At the Panjim Market in Goa, local vendors like Tulsi, 55, seem unconcerned about the second wave. Sitting on an elevated platform under the soaring roof of the market, she’s surrounded by piles of mangoes and steel cups full of shiny black local berries.
“What can one do?” she asks philosophically. We just have to get on with our lives, she adds.
In another corner of the market, Maria Estrocio, 60, counts out little tamarind pieces for a customer. Cane baskets at her lap hold bottles of home-made coconut oil, vinegar, dried mango stones, and coconuts, all produce from her garden. “There’s hardly any business right now but we manage,” she says.
Her husband is unemployed and has been for many years now. “He can’t work,” she says while shrugging her shoulders. The first lockdown hit the Estrocio family badly. “In the morning I used to sit in the market and in the afternoon I cooked meals for a family. That stopped after the lockdown and they haven’t called me back,” she says.
Like many families, Maria’s two children, in their early 20s, also lost their jobs and had to return to their parents’ home because paying rent was impossible. Maria’s youngest daughter has a Masters in Philosophy, an all but useless degree in helping her find a job this past year.
It’s a little past 10a.m. on a weekday morning and Panjim’s Municipal Market is busy. Except for the masks on people’s faces (or placed languidly on their chins), you’d never know that Goa is seeing the biggest spike in positive COVID cases and deaths.
Up until this past March, deaths due to COVID were hovering around zero to three each day in Goa. The number of positive cases had dropped drastically over the past few months. Buoyed perhaps by the numbers or a year indoors, residents and visitors alike ignored SOPs and warnings. Weddings with hundreds of people were held in Goa’s towns and cities. On the beach belt, international DJs continue to be flown in for parties to entertain party-goers from across the country.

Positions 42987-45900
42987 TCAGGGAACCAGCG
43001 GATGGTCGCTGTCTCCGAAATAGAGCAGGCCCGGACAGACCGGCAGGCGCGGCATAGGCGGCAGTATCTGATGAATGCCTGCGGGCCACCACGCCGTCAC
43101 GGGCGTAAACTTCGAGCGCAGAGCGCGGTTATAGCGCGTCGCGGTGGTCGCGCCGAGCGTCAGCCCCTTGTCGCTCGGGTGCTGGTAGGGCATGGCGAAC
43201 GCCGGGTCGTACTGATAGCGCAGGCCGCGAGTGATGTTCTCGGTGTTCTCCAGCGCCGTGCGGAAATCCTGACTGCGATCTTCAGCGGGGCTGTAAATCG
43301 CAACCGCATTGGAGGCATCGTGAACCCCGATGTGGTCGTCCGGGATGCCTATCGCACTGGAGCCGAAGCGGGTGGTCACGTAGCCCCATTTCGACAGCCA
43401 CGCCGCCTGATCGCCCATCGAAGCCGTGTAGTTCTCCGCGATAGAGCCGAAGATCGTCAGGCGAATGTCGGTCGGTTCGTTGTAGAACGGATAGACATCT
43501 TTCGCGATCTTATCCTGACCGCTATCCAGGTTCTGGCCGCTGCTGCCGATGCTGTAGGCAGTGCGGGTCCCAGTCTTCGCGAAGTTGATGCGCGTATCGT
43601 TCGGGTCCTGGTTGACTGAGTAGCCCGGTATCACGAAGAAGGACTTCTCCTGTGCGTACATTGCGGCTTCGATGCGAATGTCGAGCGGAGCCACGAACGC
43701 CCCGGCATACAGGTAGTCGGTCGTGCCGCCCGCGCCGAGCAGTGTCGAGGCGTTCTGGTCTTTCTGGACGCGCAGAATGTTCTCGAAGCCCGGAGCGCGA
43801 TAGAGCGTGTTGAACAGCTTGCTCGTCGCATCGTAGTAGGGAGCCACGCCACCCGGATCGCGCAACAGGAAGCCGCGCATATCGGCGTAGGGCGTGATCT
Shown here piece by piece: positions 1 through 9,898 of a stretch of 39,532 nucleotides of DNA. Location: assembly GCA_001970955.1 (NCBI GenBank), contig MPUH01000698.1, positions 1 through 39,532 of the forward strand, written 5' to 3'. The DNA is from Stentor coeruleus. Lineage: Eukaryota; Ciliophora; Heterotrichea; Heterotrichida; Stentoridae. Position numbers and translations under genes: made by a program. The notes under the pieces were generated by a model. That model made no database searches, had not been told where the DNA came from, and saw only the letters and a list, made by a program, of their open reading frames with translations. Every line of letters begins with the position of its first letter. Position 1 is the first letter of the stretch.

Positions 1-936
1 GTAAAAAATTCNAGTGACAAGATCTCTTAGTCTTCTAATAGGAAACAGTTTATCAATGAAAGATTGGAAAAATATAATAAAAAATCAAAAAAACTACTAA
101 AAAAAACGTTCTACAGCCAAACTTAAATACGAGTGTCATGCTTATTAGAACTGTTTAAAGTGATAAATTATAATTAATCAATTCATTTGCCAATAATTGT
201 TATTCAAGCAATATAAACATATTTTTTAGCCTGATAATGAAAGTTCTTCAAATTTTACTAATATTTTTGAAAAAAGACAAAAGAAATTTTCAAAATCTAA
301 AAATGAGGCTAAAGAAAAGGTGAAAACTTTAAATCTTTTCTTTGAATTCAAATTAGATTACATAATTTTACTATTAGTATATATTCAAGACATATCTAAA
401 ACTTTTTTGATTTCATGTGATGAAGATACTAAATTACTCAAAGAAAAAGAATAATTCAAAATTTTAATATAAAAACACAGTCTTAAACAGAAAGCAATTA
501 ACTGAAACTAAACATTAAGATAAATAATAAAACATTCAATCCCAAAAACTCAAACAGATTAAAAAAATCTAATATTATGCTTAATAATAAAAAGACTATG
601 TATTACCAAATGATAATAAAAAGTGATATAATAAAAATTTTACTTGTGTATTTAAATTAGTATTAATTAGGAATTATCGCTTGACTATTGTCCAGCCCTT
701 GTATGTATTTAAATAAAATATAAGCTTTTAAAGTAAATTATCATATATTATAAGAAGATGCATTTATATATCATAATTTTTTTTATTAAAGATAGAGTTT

With over 15,600 active cases in the state, cases have spiked in the past few weeks. Goa’s death toll has crossed 1,000 and one in three people tested are testing positive for the coronavirus.
Fruit and vegetable vendors call out to people crossing through the market, offering up locally grown berries, papaya and coconuts. There’s yellow everywhere you look. Goa’s beloved Mancurad mangoes are in stock, currently selling for a high price of Rs. 1100 (nearly $15 USD) a dozen. There are few takers at that rate.
In ordinary times, fruit vendors would not be worried about the neat pyramid of mangoes awaiting a buyer. Some consider mangoes to be nature’s annual reward for hard work. Come summer (and the eventual reduction of prices), residents can gorge on the perfect hit of succulent sweetness that leaves them beaming.
This year, the smiles are missing.
Both Tulsi and Maria have not yet gotten the vaccine, even though it is available for free at local government health centres. “I heard that you can get COVID-19 if you take the injection,” Maria says.